. "5 Guiding Principles for Selecting Reference Values for Nutrition Labeling." Dietary Reference Intakes: Guiding Principles for Nutrition Labeling and Fortification. Washington, DC: The National Academies Press, 2003.
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Dietary Reference Intakes: Guiding Principles for Nutrition Labeling and Fortification
tent with nutritionally adequate and health-promoting diets for diverse populations.
Fats are mixtures of fatty acids and all fats contain some SFA. To meet the AMDR for total fat (20–35 percent of energy for adults and 25–35 percent of energy for children ages 4–18 years), some SFA will be present in diets. The question then becomes how much SFA will be present in an achievable health-promoting diet. For example, using menu modeling, diets can be planned that have 3 to 5 percent of calories from SFA (IOM, 2002a; Kris-Etherton et al., 2000). These menu-modeling estimates fall within the recommendations of a report of the National Cholesterol Education Program (NCEP) Expert Panel on Detection, Evaluation, and Treatment of High Blood Cholesterol in Adults (Adult Treatment Panel III) (2002) of less than 7 percent of calories that were developed for a Therapeutic Lifestyle Change diet.
Similarly, diets can be planned that provide less than 1 percent of calories from TFA provided that the only sources of TFA are naturally occurring (i.e., in meats, poultry, and dairy products). A recent study that used data from the Continuing Survey of Food Intakes by Individuals reported that the average intake of TFA was 2.6 percent of energy, of which approximately 25 to 26 percent was from naturally occurring sources (Allison et al., 1999a). A TFA-free diet is not possible if animal-based food is consumed.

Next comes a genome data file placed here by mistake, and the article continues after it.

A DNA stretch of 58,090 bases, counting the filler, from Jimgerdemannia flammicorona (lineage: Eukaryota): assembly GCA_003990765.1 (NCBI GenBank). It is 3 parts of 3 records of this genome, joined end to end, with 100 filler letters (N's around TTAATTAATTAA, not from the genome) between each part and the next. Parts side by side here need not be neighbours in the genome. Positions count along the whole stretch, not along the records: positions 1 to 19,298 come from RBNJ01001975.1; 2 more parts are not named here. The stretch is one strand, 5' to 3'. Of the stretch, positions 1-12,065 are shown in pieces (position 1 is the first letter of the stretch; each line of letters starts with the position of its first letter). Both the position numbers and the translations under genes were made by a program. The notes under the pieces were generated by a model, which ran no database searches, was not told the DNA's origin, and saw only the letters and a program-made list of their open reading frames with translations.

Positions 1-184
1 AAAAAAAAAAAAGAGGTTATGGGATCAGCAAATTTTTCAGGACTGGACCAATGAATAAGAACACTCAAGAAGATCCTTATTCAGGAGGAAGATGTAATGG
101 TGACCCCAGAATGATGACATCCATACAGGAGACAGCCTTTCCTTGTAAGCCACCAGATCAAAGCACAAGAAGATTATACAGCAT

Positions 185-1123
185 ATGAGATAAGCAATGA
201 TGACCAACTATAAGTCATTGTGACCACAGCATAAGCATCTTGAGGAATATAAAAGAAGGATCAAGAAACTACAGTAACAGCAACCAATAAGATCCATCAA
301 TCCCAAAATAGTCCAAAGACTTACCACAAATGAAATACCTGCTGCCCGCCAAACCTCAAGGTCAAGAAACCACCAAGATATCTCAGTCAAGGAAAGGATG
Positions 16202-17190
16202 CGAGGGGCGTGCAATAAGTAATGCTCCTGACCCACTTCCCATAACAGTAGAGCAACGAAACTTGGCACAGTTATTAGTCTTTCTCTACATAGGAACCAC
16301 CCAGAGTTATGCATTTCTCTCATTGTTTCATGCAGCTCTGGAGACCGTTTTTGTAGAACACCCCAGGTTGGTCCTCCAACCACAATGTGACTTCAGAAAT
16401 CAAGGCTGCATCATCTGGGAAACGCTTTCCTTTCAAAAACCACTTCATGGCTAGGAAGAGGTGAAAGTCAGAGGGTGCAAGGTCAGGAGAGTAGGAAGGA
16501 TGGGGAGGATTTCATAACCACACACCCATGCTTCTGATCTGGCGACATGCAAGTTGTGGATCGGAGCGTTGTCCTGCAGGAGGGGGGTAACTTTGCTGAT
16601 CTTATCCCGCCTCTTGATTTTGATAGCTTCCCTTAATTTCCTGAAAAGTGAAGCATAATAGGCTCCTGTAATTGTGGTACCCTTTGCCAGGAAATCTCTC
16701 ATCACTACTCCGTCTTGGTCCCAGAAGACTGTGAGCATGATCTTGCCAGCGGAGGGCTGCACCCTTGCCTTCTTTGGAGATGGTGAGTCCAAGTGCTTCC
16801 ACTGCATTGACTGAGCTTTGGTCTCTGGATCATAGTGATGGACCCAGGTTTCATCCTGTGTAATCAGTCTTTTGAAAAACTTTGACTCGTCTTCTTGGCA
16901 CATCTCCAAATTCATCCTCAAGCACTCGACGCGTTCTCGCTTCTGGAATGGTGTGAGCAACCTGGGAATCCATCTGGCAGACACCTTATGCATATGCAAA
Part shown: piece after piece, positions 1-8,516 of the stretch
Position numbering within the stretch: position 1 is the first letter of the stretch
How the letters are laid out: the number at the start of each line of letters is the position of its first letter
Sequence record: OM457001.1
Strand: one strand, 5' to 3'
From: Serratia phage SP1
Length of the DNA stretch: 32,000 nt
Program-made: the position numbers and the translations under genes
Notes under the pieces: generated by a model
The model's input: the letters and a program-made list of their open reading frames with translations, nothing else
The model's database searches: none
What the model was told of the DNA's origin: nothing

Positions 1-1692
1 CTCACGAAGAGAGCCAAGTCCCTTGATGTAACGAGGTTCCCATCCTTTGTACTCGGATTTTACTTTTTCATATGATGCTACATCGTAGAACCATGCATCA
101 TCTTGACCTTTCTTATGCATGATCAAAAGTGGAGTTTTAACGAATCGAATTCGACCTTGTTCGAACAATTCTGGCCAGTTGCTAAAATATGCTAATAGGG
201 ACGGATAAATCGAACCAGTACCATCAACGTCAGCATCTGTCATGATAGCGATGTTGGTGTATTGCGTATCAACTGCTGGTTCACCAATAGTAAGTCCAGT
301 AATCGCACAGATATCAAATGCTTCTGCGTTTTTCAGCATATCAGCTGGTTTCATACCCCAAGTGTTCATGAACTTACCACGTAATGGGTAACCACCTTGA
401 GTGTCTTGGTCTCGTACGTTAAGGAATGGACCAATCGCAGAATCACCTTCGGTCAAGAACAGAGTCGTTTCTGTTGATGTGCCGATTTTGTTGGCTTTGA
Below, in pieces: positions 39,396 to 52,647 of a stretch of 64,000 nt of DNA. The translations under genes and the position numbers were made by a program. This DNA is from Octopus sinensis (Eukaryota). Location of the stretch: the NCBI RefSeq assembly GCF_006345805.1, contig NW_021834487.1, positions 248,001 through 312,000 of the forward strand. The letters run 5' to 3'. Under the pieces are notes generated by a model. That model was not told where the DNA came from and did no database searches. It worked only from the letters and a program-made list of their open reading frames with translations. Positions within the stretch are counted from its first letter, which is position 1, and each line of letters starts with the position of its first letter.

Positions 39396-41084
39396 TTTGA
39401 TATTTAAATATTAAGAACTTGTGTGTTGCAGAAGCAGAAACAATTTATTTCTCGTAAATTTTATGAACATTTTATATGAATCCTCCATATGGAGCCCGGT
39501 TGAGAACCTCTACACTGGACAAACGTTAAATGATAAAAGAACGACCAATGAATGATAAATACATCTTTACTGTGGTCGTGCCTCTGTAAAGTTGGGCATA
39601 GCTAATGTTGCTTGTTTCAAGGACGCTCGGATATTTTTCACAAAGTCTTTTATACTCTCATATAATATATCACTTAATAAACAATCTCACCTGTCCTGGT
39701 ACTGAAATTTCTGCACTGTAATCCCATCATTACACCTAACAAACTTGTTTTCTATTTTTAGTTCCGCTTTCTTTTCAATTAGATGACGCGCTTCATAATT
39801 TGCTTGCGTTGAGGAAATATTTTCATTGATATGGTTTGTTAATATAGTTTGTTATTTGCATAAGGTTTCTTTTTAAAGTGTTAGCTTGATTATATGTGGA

For SFA and TFA the committee’s challenge was to recommend the best manner in which to use the scientific information in the macronutrient report that would lead to a useful % DV. The committee recommends that SFA and TFA amounts be listed on separate lines, but that one % DV be included in the Nutrient Facts box for these two nutrients together. The committee recognizes that SFA and TFA are chemically distinct and acknowledges that the macronutrient report identified research that demonstrated physiological effects that differed among the fatty acids (IOM, 2002a). However both SFA and TFA raise total and LDL cholesterol levels and therefore are potential contributors to CHD risk. Since consumer research has shown that the % DV is a helpful tool for comparing different food products (FDA, 1993c; NIN, 1999) that could be optimized further (Levy et al., 2000), the committee recommends that the % DV be included for both SFA and TFA. By listing SFA and TFA and their gram amounts on separate lines and by providing a combined % DV for them, the consumer can be further educated about the unique differences between these fatty acids yet recognize that neither is desirable in terms of CHD risk. As stated